Article 11 August 2015

The Copyright Act as a tool for efficient trade secret protection

Companies may be able to use the Copyright Act as protection when someone misuses their trade secrets, confirms the Supreme Court of Finland. The ruling also puts pressure on companies to keep their access restrictions up-to-date.

Judgment of the Supreme Court – Trade secret provisions offered no remedy

On 11 June 2015, the Supreme Court handed down its latest judgment (KKO:2015:42) on the misuse of corporate trade secrets. The case concerned a former employee who had copied databases and files belonging to his employer after resigning his employment relationship. The employee had subsequently established a competing venture. The copied material included information containing business secrets, such as product descriptions, work instructions and price lists.

What was particularly interesting in this case was that the Court, reasoning and drawing distinction between the punishable acts of corporate espionage and violation of a business secret, dismissed charges brought against the employee on the basis of trade secret misuse. As the employee's access to information was unrestricted, and remained so also during his period of notice, rights under the Copyright Act (404/1961) were ultimately rendered as the only remedy available for the employer.

More than just a trade secret – Catalogues and databases are protected

The Mustasaari District Court and the Vaasa Court of Appeal had earlier found the copying of the databases and files to constitute a copyright offence, and the Supreme Court did not grant leave to appeal in this regard. The Supreme Court, holding the view of the lower courts, ruled that the copied databases and files compiled a large number of information items and their obtaining and presentation had required substantial investment from the employer.

It followed that the employer had an exclusive right under the Copyright Act to control the whole or a substantial part of this material as a producer of a catalogue and a database. The employee, not being entitled to reproduce this material in its entirety, had infringed the rights of the employer for profit in violation of the Copyright Act and in a manner conducive to causing considerable detriment or damage to the employer. Particular significance was given to the fact that the employee's new business was a competing undertaking.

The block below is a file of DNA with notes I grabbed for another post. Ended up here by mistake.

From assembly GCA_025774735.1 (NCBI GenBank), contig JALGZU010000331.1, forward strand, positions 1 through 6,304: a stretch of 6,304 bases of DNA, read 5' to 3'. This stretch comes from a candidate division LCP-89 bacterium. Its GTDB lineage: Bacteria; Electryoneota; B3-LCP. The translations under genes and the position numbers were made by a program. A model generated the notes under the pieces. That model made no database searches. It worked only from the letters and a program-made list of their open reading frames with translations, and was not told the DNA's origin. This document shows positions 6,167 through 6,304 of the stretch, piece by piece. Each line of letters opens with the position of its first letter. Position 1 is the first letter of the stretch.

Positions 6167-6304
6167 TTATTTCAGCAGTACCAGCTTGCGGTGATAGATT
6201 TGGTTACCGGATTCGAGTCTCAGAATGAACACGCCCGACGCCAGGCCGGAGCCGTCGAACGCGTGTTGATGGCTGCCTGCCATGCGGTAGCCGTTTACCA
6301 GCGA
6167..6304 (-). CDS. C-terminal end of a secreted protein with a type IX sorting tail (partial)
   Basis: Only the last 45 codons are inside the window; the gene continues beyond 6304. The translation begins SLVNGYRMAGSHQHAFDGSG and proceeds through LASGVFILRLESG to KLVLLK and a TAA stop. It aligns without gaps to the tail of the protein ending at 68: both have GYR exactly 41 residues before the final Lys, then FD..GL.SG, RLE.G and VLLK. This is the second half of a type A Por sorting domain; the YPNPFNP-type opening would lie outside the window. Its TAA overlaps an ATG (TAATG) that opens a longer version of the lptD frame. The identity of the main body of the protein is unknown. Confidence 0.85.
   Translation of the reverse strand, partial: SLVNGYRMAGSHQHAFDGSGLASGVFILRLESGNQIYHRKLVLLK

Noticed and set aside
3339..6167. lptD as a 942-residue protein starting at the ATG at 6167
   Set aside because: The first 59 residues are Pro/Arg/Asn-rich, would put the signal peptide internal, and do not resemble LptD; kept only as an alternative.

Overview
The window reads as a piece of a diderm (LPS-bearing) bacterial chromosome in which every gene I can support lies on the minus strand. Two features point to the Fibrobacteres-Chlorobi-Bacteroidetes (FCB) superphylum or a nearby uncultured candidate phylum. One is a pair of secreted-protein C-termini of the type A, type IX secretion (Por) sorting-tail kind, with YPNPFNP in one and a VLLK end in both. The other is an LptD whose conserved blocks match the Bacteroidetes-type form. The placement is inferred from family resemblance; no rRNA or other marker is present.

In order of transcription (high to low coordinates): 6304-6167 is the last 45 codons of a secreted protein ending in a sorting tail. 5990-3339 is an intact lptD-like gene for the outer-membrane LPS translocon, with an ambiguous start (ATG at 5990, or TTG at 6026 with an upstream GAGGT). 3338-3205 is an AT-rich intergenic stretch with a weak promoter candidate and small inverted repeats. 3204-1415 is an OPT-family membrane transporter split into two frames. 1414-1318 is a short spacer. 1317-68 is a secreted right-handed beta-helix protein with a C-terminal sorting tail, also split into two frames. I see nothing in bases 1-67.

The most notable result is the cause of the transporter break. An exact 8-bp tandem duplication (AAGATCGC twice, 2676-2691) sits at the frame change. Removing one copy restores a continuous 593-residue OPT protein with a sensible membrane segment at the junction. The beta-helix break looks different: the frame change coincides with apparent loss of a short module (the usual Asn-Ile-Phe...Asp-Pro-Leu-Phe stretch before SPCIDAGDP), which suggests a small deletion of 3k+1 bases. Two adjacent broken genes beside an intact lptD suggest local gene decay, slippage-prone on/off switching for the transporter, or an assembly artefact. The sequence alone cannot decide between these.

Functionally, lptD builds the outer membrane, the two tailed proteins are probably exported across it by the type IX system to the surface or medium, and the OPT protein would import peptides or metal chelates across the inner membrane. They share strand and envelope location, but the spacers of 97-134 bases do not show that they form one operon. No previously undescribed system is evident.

The Supreme Court specifically stated, with regard to copyright offences, that it is irrelevant whether or not the protected material is eventually utilised. This provides an advantage in contrast to the provisions of the Criminal Code of Finland (39/1889) regarding trade secrets, which require an intention of disclosure or utilisation by the perpetrator.

Corporate espionage and violation of a business secret – where's the difference?

In the present case, the Supreme Court extensively referred to its prior precedent KKO:2013:20, reiterating its view on the difference between two relevant provisions of the Finnish Criminal Code, namely corporate espionage and violation of a business secret.

The provision concerning corporate espionage emphasises the prerequisite of unlawful circumstances in obtaining a business secret. It may apply when business secrets are abused by external parties. As the employee's rights to obtain proprietary information had, in the case at hand, not been restricted by the employer, the Supreme Court found that the employee's conduct could not be deemed unlawful, rendering this provision inapplicable to this case.

The provision regarding violation a business secret applies to abuses of proprietary information by associated parties, such as own personnel and parties performing duties on behalf of a company. In its prior precedent KKO:2013:20, the Supreme Court found two former employees guilty of an attempted violation of a business secret in circumstances that were closely similar to the recent case, ruling that the act of committing a violation of a business secret may be viewed to commence already when files containing business secrets are copied, where the intention behind this copying is clearly the committing of a business secret violation later on.

In the recent case, charges against the employee on the basis of business secret violation were dismissed under provisions concerning time-barring of the imposition of a sentence in criminal matters. Should this procedural time limit not have come to question, it would have appeared likely, in light of the prior precedent, that the Supreme Court would have found an attempted violation of a business secret.

What's the practical significance?

The recent case and the judgment of the Supreme Court elaborate and clarify the available tools for efficient trade secret protection.

Businesses should take notice of the protection that copyright provisions may confer to their trade secrets – not only may the Copyright Act provide companies with exclusive rights to certain kinds of trade secrets – but also the threat of committing a copyright offence punishable by law may aid in dissuading trade secret misuse. The invoking of rights under the Copyright Act should be considered in cases of perceived misuse.

Furthermore, it is ever more important for companies to pay attention to the updating of their access restrictions. Negligence in restricting access to trade secrets from persons not needing this information in the performance of their duties may bring undesired consequences, as it can effectively curtail the applicability of available legal remedies. It is clear under Supreme Court case-law that misuse of information to which one has access is not a question of corporate espionage, but may constitute a violation of a business secret.

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